A born teacher

Former President Dr. A.P.J. Abdul Kalam interacting with students. Photo: P. Goutham   | Photo Credit: P_GOUTHAM

Dr. APJ Abdul Kalam obtained two degrees. The first one was in pure science in 1954 and the second was in aerospace engineering in 1960. He then joined the DRDO, became a technocrat and truly immersed himself in the myriad aspects of science and engineering till 1998, when India conducted Pokhran II nuclear tests. At that time, he was the chief project co-ordinator.

During the long 42-year period from 1960 to 2002, the year in which he became the President of India, he must have delivered hundreds of technical lectures in various seminars and conferences. But within his heart of hearts, he probably had a deeper yearning for teaching and moulding the youngsters of the country. However, he had to wait till he entered the Rashtrapati Bhavan. The famous book Ignited Minds was published in 2003, and from then on his love for teaching and moulding the students remained unabated right till the end.

By this time, he had gathered a vast experience as a technocrat and also had a vision which he could share with millions of students spread across the length and breadth of India.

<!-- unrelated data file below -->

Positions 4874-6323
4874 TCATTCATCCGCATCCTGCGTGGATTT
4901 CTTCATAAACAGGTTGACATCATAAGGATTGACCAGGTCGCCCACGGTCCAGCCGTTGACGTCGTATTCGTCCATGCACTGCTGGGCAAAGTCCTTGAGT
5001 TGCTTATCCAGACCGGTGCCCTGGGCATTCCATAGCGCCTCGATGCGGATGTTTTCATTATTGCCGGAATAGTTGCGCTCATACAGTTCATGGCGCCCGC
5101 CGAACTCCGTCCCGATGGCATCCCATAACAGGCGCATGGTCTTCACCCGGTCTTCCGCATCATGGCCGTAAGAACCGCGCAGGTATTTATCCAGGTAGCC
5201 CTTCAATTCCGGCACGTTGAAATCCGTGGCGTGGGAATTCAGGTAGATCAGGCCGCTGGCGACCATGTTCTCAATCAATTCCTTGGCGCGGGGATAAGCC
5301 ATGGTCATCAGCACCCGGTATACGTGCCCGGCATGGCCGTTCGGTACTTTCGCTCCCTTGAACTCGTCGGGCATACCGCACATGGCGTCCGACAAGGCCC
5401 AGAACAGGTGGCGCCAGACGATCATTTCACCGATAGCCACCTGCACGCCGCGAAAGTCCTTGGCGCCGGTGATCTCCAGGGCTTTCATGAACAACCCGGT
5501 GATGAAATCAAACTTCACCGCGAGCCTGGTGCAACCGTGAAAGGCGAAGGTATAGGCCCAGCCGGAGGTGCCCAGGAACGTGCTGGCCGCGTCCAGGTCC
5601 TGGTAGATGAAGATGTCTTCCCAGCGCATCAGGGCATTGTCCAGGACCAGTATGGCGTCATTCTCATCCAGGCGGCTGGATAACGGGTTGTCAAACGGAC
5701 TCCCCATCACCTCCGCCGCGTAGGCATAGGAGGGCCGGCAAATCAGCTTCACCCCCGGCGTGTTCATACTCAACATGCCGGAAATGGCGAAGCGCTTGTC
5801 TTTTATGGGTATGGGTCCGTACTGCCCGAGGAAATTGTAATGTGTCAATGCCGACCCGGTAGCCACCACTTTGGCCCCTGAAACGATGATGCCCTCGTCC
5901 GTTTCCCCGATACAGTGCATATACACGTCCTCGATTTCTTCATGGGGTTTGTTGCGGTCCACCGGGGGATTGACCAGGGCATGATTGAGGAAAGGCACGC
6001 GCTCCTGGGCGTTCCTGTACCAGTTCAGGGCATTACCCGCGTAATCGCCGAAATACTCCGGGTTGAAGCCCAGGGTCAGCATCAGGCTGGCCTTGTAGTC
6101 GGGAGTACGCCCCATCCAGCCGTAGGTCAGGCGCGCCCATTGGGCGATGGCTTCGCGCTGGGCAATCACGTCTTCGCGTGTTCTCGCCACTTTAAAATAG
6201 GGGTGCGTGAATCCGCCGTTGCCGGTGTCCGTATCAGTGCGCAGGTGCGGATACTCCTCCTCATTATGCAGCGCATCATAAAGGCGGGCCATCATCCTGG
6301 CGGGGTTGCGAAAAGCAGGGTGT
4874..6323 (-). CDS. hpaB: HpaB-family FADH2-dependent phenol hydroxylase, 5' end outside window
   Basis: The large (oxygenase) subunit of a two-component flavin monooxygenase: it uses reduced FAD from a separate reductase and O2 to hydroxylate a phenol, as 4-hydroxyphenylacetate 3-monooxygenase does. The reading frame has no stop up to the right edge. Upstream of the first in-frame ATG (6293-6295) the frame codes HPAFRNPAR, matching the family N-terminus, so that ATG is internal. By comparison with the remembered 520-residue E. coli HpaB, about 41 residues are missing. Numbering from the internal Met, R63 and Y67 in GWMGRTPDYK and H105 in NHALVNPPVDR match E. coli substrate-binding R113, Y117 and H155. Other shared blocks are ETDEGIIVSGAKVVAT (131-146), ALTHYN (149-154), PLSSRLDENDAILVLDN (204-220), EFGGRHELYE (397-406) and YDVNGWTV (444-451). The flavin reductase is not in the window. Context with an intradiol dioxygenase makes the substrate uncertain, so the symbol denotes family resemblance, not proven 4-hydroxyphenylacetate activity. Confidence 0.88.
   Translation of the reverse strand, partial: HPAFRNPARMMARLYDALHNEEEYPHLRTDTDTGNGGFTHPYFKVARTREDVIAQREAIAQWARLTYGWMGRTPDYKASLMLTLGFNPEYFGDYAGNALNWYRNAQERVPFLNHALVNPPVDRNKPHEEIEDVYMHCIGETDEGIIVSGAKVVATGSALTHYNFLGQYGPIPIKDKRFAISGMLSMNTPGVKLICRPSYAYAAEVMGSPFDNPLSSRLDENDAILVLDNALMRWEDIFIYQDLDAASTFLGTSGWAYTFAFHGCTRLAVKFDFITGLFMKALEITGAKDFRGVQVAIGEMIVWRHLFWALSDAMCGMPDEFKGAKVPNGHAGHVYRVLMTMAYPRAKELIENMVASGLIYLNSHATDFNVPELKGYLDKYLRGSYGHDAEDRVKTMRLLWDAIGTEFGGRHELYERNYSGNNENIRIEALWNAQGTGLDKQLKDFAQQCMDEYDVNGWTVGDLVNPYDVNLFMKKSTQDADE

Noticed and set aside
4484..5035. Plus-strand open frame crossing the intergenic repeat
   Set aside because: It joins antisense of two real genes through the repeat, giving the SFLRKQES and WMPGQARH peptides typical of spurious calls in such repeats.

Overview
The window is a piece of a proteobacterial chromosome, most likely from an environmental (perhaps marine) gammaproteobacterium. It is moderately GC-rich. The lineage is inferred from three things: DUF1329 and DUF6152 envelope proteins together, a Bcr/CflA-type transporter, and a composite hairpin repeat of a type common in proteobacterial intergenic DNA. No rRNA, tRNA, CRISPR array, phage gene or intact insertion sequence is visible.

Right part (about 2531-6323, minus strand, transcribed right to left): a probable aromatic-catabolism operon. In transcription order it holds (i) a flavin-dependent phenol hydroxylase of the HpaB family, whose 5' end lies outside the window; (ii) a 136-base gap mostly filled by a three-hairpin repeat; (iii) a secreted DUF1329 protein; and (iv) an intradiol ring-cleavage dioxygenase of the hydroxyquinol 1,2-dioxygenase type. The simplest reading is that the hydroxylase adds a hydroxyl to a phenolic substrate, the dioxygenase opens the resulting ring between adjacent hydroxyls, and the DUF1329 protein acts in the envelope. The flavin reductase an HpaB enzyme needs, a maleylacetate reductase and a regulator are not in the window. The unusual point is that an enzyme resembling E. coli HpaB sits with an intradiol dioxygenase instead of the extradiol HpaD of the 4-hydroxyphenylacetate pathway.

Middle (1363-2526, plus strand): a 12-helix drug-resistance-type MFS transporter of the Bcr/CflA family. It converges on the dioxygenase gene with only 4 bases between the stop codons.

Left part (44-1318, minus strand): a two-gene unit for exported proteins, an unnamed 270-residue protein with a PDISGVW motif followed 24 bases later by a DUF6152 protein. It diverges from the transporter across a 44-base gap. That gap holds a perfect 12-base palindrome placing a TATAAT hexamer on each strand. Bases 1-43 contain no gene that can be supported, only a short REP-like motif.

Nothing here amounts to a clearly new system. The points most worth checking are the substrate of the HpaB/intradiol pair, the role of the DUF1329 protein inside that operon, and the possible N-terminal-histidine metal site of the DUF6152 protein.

Meticulous nature

A born teacher is always a humanist first, freely accessible, humble, meticulous and capable of putting everyone around him/her at ease. When I got an opportunity to meet him, I was thrilled at the prospect of meeting a person who was a true embodiment of a born teacher.

In the first week of April 2006, while I was organising a summer science camp for high school students, I wrote to him proposing a book to be jointly written on the lives of famous physicists. I received a reply on April 26, 2006. This short letter was a testimony to his meticulous nature. He had made a correction to the typed letter using violet coloured ink and signed the letter with the same ink! The letter also contained concrete instructions about the way in which the project was to be initiated.

On the June 10, 2006, I was asked to be present at the Begumpet airport at 5.30 pm. After completing all formalities, one of my students and I were ushered into the room where the President was waiting to meet the visitors. Since I was unsure of the protocol, I greeted him with folded hands and could not believe my eyes when he extended his hand for a formal handshake! After about five minutes, an official signalled to us that our allotted time was over and we took his leave.

Although the book project could never be completed, a fact that I would continue to rue forever, I shall always remember those five mesmerising minutes.

I think all the readers would agree with me if I say that good teaching is more of an art than craft or science, and, in that sense, Dr. Kalam was an artist par excellence.

The writer is a retired professor of physics from Osmania University, Hyderabad.

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Printable version | Oct 23, 2021 6:05:17 AM |

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